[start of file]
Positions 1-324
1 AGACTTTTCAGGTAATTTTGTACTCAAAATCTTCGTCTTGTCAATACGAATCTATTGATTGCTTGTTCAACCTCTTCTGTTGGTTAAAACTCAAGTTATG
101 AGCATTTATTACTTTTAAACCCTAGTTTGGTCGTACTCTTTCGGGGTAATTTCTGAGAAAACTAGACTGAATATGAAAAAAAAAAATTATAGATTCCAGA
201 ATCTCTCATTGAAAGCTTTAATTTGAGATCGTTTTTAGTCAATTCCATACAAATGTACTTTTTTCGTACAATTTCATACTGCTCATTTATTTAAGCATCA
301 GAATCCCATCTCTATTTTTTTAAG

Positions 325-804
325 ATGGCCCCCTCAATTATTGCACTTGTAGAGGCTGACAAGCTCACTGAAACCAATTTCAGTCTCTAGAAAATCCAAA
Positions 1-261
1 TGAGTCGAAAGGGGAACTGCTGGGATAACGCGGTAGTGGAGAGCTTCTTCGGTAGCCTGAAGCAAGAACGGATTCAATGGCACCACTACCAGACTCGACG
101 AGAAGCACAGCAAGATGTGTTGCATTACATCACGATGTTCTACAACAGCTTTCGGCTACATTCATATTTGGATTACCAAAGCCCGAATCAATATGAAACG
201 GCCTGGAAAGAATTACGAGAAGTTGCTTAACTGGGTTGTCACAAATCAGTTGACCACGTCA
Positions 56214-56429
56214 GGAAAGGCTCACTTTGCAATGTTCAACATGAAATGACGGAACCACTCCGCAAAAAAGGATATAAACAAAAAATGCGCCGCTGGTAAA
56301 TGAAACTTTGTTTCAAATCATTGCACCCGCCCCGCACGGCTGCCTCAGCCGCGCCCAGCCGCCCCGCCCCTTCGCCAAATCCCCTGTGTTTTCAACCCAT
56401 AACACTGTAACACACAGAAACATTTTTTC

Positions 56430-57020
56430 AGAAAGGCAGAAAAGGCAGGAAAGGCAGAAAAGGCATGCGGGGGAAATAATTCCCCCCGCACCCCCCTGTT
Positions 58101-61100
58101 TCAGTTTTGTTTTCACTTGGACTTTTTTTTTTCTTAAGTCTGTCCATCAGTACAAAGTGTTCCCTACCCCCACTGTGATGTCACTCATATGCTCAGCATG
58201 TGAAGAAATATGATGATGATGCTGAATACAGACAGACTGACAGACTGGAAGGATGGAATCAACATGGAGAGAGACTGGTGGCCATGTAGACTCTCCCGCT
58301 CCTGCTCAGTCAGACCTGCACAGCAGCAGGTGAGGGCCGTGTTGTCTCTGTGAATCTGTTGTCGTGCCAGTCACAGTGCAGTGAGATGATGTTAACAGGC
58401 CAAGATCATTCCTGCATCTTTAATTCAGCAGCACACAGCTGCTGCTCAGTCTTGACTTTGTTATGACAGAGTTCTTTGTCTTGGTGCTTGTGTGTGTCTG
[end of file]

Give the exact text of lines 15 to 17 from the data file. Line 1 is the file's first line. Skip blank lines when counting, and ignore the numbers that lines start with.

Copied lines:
56401 AACACTGTAACACACAGAAACATTTTTTC

Positions 56430-57020
56430 AGAAAGGCAGAAAAGGCAGGAAAGGCAGAAAAGGCATGCGGGGGAAATAATTCCCCCCGCACCCCCCTGTT